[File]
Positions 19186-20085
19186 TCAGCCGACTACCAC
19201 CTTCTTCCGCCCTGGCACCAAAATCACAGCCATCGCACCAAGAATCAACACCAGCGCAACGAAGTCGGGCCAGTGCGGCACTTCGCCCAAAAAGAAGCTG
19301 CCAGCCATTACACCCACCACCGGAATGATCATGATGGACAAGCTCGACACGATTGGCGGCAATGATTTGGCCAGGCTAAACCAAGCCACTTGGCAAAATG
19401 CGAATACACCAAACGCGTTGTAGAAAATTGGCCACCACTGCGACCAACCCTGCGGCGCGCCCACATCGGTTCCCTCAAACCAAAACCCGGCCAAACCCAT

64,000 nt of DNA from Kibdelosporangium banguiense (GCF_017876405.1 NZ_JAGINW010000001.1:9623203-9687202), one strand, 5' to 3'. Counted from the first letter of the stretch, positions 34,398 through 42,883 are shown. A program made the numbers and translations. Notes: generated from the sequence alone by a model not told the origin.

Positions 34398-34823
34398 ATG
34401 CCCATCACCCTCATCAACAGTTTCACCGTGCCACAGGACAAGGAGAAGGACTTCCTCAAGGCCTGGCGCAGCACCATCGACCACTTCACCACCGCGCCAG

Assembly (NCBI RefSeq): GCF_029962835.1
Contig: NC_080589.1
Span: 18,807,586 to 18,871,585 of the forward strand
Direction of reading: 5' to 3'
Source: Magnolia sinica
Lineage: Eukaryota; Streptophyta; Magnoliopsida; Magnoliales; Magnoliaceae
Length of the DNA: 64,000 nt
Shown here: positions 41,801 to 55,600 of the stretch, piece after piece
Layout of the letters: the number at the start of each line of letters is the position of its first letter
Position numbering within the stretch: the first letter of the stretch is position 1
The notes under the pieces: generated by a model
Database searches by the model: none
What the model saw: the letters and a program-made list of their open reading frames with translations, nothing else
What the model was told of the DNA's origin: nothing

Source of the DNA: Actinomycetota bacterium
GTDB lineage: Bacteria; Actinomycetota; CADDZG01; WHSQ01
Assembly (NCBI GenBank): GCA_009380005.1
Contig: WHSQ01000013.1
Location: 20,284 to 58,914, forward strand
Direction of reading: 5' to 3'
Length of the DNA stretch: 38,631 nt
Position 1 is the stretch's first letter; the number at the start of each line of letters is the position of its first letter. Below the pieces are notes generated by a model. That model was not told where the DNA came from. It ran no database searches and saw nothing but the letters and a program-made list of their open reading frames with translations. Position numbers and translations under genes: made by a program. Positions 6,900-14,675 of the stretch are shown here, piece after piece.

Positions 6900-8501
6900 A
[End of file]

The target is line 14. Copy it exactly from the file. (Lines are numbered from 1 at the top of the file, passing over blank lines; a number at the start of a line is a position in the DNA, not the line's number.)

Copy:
Source: Magnolia sinica